[asset_ref id=”970″]The opening of Marks & Spencer’s huge new distribution centre at Bradford is the most tangible step in a major reconfiguration of the retailer’s supply chain. So it’s not surprising that group chairman Sir Stuart Rose described it as a “hugely important symbol of what the company is trying to achieve”.
The man leading the change is Darrell Stein, director of IT and logistics. If he is at all daunted by the scale of the challenge, then he shows no sign of it. And the scale is huge: the group’s total investment in supply chain and technology last year was £194m – up from £188m in 2008-9.
The 1.1m sq ft distribution centre is the first of four major sites that are planned to replace the existing network of more than 110 warehouses – some 21 sites have closed already.
At the same time, the group is overhauling its IT systems with the roll-out of SAP as its core business system, as well as an improved stock management system which will provide more accurate real-time stock level information.
The roll out of a new point of sale system to all stores is due to be completed in 2011.
Stein points out that his background is in IT having worked for a number of major corporations, including Vodafone, in the IT area. He joined Marks & Spencer as IT director four years ago. Then, he says: “A couple of years ago, I was asked to take on the logistics job.”
There have been one or two high profile disasters in the retail sector in recent years where companies have set out to make large scale supply chain changes – a fact not lost on Stein. “We had a good look at other retailers and what went wrong.”
He identifies two clear lessons from those failures. “People try to do it too fast, and they don’t get the right people in. I hired people who have done it before.
“You have got to take a balanced approach,” he says. “You have to make sensible plans and hit the targets.” And, critically, he says, service levels mustn’t be affected.
The approach is highlighted by the development of the distribution centre at ProLogis Park Bradford, where operations are currently being ramped up.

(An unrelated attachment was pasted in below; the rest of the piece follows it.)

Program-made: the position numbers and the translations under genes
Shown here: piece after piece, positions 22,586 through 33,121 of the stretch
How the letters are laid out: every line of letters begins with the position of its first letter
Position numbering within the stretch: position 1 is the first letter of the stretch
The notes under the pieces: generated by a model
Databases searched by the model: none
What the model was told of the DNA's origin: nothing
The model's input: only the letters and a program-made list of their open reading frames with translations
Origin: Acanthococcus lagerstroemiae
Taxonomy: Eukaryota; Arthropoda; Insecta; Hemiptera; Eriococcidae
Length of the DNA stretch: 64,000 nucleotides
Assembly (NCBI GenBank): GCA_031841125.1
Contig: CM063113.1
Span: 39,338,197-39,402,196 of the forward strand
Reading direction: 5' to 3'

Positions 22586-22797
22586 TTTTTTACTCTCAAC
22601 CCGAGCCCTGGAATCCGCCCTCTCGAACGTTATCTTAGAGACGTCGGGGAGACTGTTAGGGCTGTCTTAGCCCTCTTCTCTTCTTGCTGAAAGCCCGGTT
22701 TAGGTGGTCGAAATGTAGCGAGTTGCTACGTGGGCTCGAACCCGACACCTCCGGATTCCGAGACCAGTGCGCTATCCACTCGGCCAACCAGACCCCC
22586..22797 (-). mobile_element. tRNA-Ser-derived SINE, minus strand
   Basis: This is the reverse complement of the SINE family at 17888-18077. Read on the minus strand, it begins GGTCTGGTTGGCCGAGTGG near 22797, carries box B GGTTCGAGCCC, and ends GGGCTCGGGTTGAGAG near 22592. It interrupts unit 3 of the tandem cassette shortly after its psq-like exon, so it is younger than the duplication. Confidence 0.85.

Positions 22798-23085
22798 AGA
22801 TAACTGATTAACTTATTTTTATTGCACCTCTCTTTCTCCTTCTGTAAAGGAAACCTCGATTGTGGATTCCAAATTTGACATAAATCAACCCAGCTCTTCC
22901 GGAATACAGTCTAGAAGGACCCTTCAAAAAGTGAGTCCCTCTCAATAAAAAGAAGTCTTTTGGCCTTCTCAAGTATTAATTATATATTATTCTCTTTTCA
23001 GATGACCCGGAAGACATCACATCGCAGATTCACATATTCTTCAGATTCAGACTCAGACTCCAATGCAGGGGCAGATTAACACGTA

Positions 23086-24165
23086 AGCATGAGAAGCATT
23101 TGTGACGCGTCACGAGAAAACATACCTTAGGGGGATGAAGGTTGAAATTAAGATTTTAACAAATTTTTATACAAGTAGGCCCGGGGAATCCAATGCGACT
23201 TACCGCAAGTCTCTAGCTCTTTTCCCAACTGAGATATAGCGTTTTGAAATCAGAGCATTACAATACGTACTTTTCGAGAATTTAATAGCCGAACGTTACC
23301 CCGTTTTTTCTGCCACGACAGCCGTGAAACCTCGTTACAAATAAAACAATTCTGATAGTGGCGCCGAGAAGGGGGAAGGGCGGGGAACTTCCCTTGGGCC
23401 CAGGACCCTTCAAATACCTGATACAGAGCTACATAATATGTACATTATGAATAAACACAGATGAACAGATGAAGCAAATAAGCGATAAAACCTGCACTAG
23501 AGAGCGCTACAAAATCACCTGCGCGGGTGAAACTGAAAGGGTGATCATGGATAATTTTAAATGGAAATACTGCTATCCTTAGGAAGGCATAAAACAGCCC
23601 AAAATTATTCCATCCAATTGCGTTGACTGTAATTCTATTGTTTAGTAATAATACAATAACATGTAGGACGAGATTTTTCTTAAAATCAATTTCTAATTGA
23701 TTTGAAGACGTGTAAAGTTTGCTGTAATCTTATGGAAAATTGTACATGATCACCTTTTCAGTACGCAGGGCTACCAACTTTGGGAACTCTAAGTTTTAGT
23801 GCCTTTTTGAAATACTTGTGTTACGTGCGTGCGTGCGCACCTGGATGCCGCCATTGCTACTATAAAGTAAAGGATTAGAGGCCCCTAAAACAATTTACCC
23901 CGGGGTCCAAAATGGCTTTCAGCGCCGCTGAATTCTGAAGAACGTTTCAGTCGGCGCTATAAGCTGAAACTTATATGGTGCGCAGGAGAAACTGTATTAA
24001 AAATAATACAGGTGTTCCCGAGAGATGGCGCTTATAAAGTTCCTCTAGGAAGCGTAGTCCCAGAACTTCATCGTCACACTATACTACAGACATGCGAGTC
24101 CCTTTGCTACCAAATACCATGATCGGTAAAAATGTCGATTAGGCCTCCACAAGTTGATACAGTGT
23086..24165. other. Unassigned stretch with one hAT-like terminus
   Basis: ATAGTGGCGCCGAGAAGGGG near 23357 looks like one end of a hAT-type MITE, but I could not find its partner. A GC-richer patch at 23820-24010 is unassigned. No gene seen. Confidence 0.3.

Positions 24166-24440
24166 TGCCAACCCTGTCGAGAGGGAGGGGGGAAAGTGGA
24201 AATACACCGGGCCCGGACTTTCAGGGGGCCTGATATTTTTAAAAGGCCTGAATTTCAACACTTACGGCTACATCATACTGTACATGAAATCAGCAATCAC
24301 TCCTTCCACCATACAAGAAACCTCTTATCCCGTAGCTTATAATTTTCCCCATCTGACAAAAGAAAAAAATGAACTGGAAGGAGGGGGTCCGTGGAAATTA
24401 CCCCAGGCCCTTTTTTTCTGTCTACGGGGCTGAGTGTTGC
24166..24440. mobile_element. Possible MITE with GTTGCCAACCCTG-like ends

Bradford is an unusual location for a major distribution centre, but Stein points out that it has excellent transport links, a rich pool of talent and the local authority has provided strong support for the project.
“Bradford will deliver better service and better availability for our customers and it is a key part of our strategy to prepare our supply chain for the future.”
He points out that a key element in the plan has been to create a building that maintains a measure of flexibility.
About two thirds of the space in the building is currently in use. It holds furniture for the group’s growing homewares business, as well as store equipment such as racking. M&S changes its displays regularly so managing and warehousing store equipment is a bigger task than it might appear at first sight.
The plan is to move in ambient food next year. Beyond that it is planned to use the site for apparel as well. “The number employed at the site will rise to some 1,200 when we put clothing in here – that will also involve a level of automation,” says Stein.
Supply chain improvements are typically focused on reducing costs and improving customer service, but for M&S it has also been important to meet the targets of Plan A, its eco and ethical plan. The building is carbon neutral and has achieved “Excellent” status in the BREEAM environmental assessment system. M&S has also invested in a nature programme surrounding the site which has seen nearly 400 native trees planted, the creation of two ponds and new wetland areas.
When Plan A was launched in 2007, it set out 100 commitments, and included the development of the revolutionary teardrop trailer design. The plan has now been extended so that there are 180 commitments to meet by 2015. The aim is to make the UK and Ireland operations carbon neutral by 2012.
All too often, large distribution warehouses have been greeted with hostility from local authorities, but Stein has been able to count on the support of Bradford council. Councillor David Green, the council’s executive member for regeneration and economy, says: “This site will provide hundreds of jobs for residents, contribute millions of pounds to our economy over many years and act as a catalyst for further growth.
With Bradford coming on stream, the next step for Stein is a site in the Midlands. This will be a similar size to Bradford, and the plan, he says, is for it to combine a dedicated e-commerce facility with a national distribution centre. M&S is currently in the process of acquiring a site in the Midlands and the plan is to have it up and running by the summer of 2012.
After that, the south of the country could be an even bigger challenge for Stein. He points out that it is hard to find a site big enough for the whole of the south, so the search is on for two sites – one covering the South West and one for the South East.
Darrell Stein started his career at Marks & Spencer in 1990 developing his expertise in IT.
In 1994 he joined Mars as a project manager, working on data warehousing and financial systems.
Between 1996 and 2001 Stein worked at Ernst & Young leading a number of major IT and change programmes in the financial services, retail and utility sectors.
From 2001 to 2006 Stein worked at Vodafone, becoming IT director for Vodafone UK in January 2004.
Prior to that he was Vodafone’s UK network director and global IT strategy and architecture director.
Stein rejoined Marks & Spencer in July 2006 as IT director.
He added responsibility for logistics in March 2008, taking over from Simon Ratcliffe.